The Customer Experience Podcast
The Customer Experience Podcast

Episode 143 · 1 year ago

143. Hiring and Onboarding Virtual Professionals w/ Daniel Ramsey


Virtual professionals not only grant you the time you’ve been craving, but they also improve your customer experience with processes and systems that work.

In this episode, I interview Daniel Ramsey, CEO and Co-Founder at MyOutDesk, about how virtual professionals affect customer experience.

Daniel and I discussed:

- How VAs earned a shout-out in Tim Ferris’s 4-Hour Workweek

- Setting expectations: the honeymoon metaphor

- Why the Philippines provides such exceptional virtual professionals

- When customers know they need VAs but can’t articulate it

- Strategic gates and failsafes

Check out these resources we mentioned during the podcast:

- Daniel Ramsey on LinkedIn

- MyOutDesk

- Airbnb

- Uber

Subscribe, listen, and rate/review the Customer Experience Podcast on Apple Podcasts, Spotify, Google Play or Google Podcasts, and find more episodes on our blog. Listening on a desktop & can’t see the links? Just search for The Customer Experience Podcast in your favorite podcast player.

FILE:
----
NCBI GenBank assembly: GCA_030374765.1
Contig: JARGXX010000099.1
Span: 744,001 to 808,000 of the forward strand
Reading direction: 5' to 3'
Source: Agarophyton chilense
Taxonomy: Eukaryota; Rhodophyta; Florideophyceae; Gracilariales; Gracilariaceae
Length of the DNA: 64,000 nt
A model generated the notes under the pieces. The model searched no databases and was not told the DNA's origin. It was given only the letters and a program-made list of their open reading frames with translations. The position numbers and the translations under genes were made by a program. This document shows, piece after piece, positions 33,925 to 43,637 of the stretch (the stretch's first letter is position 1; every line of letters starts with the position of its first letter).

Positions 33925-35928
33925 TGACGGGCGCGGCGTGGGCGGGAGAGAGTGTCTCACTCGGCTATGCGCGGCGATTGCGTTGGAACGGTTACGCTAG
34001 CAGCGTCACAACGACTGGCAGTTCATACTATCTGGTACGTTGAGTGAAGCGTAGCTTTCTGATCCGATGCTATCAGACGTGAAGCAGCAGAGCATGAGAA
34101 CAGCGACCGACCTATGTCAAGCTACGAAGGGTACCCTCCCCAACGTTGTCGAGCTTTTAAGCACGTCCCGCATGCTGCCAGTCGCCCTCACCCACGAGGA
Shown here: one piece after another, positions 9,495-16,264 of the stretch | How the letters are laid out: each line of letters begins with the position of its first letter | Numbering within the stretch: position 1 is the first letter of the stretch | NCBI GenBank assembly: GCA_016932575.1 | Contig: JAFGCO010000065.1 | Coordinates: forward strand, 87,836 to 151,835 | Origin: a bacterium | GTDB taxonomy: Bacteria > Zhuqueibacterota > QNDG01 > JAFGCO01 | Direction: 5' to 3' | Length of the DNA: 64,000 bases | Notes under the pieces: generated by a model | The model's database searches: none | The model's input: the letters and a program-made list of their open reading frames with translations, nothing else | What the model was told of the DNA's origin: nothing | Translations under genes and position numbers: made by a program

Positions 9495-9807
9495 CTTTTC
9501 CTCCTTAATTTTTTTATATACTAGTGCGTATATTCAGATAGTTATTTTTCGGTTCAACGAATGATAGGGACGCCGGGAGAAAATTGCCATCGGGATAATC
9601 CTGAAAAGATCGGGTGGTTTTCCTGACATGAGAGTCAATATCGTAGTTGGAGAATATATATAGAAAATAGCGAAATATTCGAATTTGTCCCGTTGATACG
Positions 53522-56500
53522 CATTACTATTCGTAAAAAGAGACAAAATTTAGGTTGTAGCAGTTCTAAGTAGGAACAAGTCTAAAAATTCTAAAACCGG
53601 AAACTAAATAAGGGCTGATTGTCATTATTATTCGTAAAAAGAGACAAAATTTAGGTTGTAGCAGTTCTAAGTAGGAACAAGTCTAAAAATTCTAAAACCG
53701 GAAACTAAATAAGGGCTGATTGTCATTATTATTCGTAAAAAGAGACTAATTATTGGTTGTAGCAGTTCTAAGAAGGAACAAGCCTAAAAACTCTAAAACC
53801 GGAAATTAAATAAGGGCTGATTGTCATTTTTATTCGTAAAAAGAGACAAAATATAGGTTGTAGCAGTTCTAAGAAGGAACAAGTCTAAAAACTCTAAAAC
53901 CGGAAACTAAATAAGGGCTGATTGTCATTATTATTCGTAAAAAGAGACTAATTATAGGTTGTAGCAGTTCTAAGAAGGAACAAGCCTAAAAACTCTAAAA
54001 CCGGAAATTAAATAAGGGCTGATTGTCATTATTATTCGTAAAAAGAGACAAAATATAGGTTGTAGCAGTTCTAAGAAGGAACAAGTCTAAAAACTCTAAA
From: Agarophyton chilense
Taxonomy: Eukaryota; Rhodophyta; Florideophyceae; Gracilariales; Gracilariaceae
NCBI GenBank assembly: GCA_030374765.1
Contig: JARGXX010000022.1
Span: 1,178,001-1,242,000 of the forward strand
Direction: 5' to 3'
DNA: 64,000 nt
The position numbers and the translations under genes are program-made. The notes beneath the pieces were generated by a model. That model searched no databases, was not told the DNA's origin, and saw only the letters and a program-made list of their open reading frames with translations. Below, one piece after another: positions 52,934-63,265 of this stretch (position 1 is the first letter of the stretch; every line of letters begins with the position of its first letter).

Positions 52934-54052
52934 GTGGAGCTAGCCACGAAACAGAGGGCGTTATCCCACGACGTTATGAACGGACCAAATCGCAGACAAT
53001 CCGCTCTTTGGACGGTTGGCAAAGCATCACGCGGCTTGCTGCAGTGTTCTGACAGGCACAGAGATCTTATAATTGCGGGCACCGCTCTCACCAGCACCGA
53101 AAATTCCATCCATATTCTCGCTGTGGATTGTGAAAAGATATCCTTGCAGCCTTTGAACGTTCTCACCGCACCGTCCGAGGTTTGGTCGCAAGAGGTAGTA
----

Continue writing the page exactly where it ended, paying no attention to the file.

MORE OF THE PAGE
A lot of our virtual professionals are hired to serve in the customer experience role, or customer service or support or whatever it is, and so when they have a process and a system that's fully baked into every fabric of the culture of the business, we win. The single most important thing you can do today is to create and deliver a better experience for your customers. Learn how sales, marketing and customer success experts create internal alignment, achieved desired outcomes and exceed customer expectations in a personal and human way. This is the customer experience podcast. Here's your host, Ethan Butte. I wish I had more time. Is that something that you or a team member has ever said? I wish I had more time? Of course it is. Time is our most valuable resource, but demands on our time only grow, especially in growing businesses. Today, we're talking through a solution to this, a way to add flexibility to your team and to help you scale. Our guest is a longtime entrepreneur who started, run and sold several businesses in his career. More than a dozen years ago now, he cofounded my out desk, where he serves as CEO their team. Strengthens and scales growing companies with virtual assistants and virtual professionals. Their clients range from the fortune five hundred and in five thousand to start ups and Solo preneurs. Daniel Ramsey, welcome to the customer experience podcast. Thank you so much for having me. I'm excited to be here. Yeah, we've known each other a little bit for years. It's been a long time since I've seen you because I haven't been out on the road so much. So I'm looking forward to to catching up here in this conversation and I love this idea of bringing in flexible team members and there's so many customer experience implications here, and employee experience for that matter. But before we get into it, you know, as I was thinking about the arc of virtual assistance as kind of a normalized practice in business, I immediately thought of the for our work week by Tim Ferris. It was one of those books that kind of popularize the topic and it was like, oh, that's always doing it. But in prepping for this conversation I noticed that you were mentioned in it's not a book that I've read, I'm familiar with the concept. So tell me a little bit about that, like how did you get the mention? How did that work out, and what did that mean for you and the arc of normalizing virtual assistants? Yeah, it's an interesting story. In fact, Tim and I got to hang out maybe for five years ago. He was in San Francisco speaking and I actually just went up to him and said, Tim let me tell you you you have like changed my whole world and prior to his book, virtual assistants were like a novelty. You know, you'd walk by it and go, that's strange, who would ever do that? And then he wrote this book and literally, if you look at our kind of growth trajectory of how many, what our headcount is, which is what we count on, you know, we count how many bodies do we have place with customers, and we just brokee the fifteen hundred virtual professionals. We call him virtual professionals, but I just had to shake his hand because I'm like, Tam you did it for me, man, you were... were my guy. But he came up with a great story to tell around an industry that I was involved in, and so I think it's great. The concept of you know, I don't know about working four hours a week. I'm I don't do that. I like the idea, but but the reality is this idea of a global workforce, specially and Ethan, this is like the time right. The labor market is tight again, material costs are soaring, customers are calling because, guess what, e commerce and the phones are just ringing. Even for us, we're busier than we've ever been, right and so I think this is a great time to have this conversation and I think the audience is really I hope we're going to bring a lot of value to them. Awesome. So we'll start where we always start. With everybody, no matter their background, no matter their business, customer experiences something we all have in common. I feel like it's our greatest differentiator. When I say customer experience to Daniel, what does it mean? I love your question and I actually was thinking about it because I knew this question was going to come up and I want to relate it to the audience in an easiest terms possible. When a husband and wife divorce, and you know I'm a storyteller, so I'm going to tell a story right, the number one reason that they divorce is money, but nobody talks about the number two, and number two is misaligned expectations to go. A husband will go in. I thought it was going to be like this. A wifle goes. Well, why don't you do that? And people are misaligned about the expectation up front. And so in our business and how we serve our customers we just get very, very hyper clear up front in every step of the customer communication. So in our world it's always about aligning expectations up front and then just delivering on the promises that we make over time. And we found that when you do that they're just are a lot less issues, you know. So here it is aligning expectations, because that's where all the frustration lives in the customer experience journey. Absolutely really well said. I like the the full explanation as well as the concise one, and I think it's something that we overlook quite a bit. I think what happens more often than not when customers wind up disappointed is that expectations haven't been managed at all. Yes, they haven't been guided, they have been set up, they haven't been established in there for the customers left to make up their own expectation. And then it gets into communication as well. In your experience, I know you serve a wide variety of companies. Will get into that in just a minute. But in your experience, your observation or even thinking about your own business or other businesses that you created, do you like customer experience more as a role or a function or a team, like a named customer experienced person or team, or do you prefer it as a mindset or a philosophy or a culture or element or an ethos that pervades all of the team's yeah, Gosh, what a weird thing to ask. I understand why you're asking it. In our business it's just part of the fabric of our culture is delivering on what we promise.